By Mary Beth Norton, Carol Sheriff, David M. Katzman, David W. Blight, Howard Chudacoff
The short version of A humans AND A kingdom preserves the text's method of American background as a narrative of all American humans. identified for a couple of strengths, together with its well-respected writer group and interesting narrative, the e-book emphasizes social historical past, giving specific cognizance to race and racial identification. Like its full-length counterpart, the short 8th variation specializes in tales of daily humans, cultural variety, paintings, and pop culture. a brand new layout makes for simpler studying and note-taking. occasions as much as and together with the election of 2008 are up-to-date and incorporated, and new bankruptcy has been written on "The Contested West." to be had within the following cut up strategies: A humans AND A country, short 8th variation entire (Chapters 1-33), ISBN: 0547175582; quantity I: To 1877 (Chapters 1-16), ISBN: 0547175590; quantity II: due to the fact 1865 (Chapters 16-33), ISBN: 0547175604.
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Additional resources for A People and a Nation: A History of the United States, Volume 1: To 1877, Brief
The pelt trade wiped out beaver in some regions. The disappearance of their dams led to soil erosion, which later increased when European settlers cleared forests for farmland. In the mid-sixteenth century, English “sea dogs” like John Hawkins and Sir Francis Drake raided Spanish treasure ﬂeets from the Caribbean. Their actions helped foment a war that in 1588 culminated in the defeat of the Spanish Armada off the English coast. English leaders started to consider planting colonies in the Western Hemisphere, thereby gaining better access to trade goods while preventing Spain from dominating the Americas.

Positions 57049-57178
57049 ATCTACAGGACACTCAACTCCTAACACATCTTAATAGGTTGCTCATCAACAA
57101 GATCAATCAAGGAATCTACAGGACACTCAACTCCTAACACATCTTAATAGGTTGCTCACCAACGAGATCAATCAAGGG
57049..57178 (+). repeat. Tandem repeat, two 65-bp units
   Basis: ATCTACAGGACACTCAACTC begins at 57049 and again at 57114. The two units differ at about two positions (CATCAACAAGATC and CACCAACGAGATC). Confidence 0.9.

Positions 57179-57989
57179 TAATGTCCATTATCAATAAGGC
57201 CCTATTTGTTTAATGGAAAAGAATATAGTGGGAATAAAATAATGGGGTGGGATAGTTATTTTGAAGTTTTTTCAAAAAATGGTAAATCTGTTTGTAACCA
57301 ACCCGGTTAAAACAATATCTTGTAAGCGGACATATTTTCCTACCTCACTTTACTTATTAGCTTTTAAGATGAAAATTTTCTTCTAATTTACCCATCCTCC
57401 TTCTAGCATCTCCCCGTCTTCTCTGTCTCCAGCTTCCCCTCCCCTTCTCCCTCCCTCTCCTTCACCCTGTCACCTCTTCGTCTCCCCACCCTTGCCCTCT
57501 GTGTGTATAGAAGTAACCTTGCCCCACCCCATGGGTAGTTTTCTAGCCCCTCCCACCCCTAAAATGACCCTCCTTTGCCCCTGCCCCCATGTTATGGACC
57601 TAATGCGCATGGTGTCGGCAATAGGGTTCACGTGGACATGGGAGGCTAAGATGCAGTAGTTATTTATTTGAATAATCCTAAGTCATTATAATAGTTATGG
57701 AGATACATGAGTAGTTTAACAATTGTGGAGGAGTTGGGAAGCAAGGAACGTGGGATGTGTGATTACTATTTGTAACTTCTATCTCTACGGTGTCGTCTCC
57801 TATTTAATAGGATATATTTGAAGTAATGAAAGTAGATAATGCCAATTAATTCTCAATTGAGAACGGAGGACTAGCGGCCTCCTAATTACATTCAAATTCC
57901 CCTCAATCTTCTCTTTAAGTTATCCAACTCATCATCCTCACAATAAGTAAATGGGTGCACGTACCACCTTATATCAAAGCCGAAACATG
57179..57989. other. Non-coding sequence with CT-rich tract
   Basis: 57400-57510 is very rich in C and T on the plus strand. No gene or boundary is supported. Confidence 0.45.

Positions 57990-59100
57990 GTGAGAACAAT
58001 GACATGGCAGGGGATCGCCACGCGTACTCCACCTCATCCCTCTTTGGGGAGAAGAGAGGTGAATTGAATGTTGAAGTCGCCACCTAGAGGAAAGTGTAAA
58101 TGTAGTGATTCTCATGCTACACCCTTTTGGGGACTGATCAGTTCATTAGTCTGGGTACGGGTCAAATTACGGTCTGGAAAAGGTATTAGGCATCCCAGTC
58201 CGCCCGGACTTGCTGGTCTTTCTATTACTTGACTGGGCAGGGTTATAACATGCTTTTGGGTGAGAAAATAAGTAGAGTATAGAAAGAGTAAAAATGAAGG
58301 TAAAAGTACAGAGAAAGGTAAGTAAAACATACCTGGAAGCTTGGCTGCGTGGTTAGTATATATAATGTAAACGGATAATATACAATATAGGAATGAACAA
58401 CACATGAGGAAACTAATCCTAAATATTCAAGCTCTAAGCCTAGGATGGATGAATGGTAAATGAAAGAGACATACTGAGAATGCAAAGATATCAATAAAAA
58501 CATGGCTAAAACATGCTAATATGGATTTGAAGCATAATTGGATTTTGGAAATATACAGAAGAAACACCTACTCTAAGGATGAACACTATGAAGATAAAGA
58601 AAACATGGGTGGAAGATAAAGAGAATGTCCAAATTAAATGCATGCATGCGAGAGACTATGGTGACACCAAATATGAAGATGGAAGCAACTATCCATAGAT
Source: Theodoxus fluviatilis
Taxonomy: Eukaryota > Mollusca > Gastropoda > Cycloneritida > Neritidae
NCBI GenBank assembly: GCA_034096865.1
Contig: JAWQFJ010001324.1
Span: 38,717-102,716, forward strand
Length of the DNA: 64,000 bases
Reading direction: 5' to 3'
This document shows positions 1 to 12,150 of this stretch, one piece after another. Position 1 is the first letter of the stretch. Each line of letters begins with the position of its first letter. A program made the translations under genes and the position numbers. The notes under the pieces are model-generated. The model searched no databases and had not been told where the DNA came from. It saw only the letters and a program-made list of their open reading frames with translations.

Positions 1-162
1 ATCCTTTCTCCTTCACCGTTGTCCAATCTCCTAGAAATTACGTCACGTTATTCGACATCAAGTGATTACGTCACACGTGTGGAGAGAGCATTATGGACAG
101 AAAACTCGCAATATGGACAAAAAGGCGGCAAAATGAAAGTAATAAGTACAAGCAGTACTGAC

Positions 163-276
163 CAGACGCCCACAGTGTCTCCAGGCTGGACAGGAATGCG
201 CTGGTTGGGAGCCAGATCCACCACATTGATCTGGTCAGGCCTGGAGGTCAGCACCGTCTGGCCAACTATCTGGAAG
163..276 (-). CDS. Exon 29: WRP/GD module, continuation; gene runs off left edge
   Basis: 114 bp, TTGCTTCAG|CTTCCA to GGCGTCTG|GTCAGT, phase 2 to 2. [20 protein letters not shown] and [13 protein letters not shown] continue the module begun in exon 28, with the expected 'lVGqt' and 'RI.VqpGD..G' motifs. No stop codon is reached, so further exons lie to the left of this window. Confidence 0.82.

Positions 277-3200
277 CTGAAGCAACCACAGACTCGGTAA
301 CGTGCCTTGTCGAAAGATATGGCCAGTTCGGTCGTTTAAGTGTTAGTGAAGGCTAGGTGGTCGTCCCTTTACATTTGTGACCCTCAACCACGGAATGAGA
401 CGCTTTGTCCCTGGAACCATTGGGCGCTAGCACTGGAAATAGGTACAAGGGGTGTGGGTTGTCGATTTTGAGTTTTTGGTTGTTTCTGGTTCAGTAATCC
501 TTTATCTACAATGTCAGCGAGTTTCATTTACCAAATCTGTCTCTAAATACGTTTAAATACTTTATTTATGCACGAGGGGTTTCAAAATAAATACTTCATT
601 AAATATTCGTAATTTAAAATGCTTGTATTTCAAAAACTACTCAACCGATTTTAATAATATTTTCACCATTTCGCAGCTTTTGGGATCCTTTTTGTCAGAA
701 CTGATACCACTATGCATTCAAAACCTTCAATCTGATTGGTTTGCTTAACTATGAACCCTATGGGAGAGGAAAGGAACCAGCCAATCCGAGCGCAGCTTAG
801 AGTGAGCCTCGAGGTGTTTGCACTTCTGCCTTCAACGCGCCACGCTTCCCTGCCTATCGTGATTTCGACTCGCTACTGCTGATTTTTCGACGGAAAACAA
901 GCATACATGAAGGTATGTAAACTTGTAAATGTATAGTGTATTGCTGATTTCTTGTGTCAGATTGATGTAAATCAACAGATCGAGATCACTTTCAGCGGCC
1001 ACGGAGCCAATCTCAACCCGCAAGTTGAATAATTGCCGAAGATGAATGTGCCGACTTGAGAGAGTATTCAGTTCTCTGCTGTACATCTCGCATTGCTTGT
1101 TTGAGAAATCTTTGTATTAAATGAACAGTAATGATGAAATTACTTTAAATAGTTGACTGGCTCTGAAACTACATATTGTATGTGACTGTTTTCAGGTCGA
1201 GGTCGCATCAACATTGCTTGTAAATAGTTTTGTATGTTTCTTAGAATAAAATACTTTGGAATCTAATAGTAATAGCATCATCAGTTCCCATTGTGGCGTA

European Societies What were the motives behind ﬁfteenth and sixteenth century European explorations? While technological advances and powerful rulers facilitated explorations, the driving force behind them was the quest for a transoceanic trade route that would provide direct access to African and Asian goods such as silks, dyes, jewels, sugar, gold, and spices. This would allow northern Europeans to bypass the Muslim and Venetian merchants who served as middle men for these items. Rulers also believed that the more they controlled access to these much-desired products, the better their nation’s standing would be relative to other countries.
Acquiring products directly would improve a country’s income and its standing relative to other countries. Spreading Christianity around the world supplemented the economic motive. Fifteenth-century Europeans saw no conﬂict between materialistic and spiritual goals. Explorers and colonizers—especially Roman Catholics—sought to convert “heathen” peoples and also hoped to increase their nation’s wealth via direct trade with Africa, China, India, and the Moluccas. EARLY EUROPEAN EXPLORATIONS To reach Asia, seafarers also required knowledge of the sea, its currents and winds.